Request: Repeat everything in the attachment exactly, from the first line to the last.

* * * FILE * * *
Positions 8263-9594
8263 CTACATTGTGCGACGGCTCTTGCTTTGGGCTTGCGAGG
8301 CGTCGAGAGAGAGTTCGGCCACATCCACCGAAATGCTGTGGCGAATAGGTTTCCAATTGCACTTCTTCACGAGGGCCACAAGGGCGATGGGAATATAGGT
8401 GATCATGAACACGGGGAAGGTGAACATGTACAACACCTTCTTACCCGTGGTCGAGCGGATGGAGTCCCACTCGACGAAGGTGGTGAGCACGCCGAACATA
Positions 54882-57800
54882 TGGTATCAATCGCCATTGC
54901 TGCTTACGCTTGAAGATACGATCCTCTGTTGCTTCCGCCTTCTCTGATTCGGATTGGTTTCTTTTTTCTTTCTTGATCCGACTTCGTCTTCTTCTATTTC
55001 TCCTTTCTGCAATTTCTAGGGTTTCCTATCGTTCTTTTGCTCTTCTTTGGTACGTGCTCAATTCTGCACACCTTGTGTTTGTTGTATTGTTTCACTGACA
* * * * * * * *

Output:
Positions 8263-9594
8263 CTACATTGTGCGACGGCTCTTGCTTTGGGCTTGCGAGG
8301 CGTCGAGAGAGAGTTCGGCCACATCCACCGAAATGCTGTGGCGAATAGGTTTCCAATTGCACTTCTTCACGAGGGCCACAAGGGCGATGGGAATATAGGT
8401 GATCATGAACACGGGGAAGGTGAACATGTACAACACCTTCTTACCCGTGGTCGAGCGGATGGAGTCCCACTCGACGAAGGTGGTGAGCACGCCGAACATA
Positions 54882-57800
54882 TGGTATCAATCGCCATTGC
54901 TGCTTACGCTTGAAGATACGATCCTCTGTTGCTTCCGCCTTCTCTGATTCGGATTGGTTTCTTTTTTCTTTCTTGATCCGACTTCGTCTTCTTCTATTTC
55001 TCCTTTCTGCAATTTCTAGGGTTTCCTATCGTTCTTTTGCTCTTCTTTGGTACGTGCTCAATTCTGCACACCTTGTGTTTGTTGTATTGTTTCACTGACA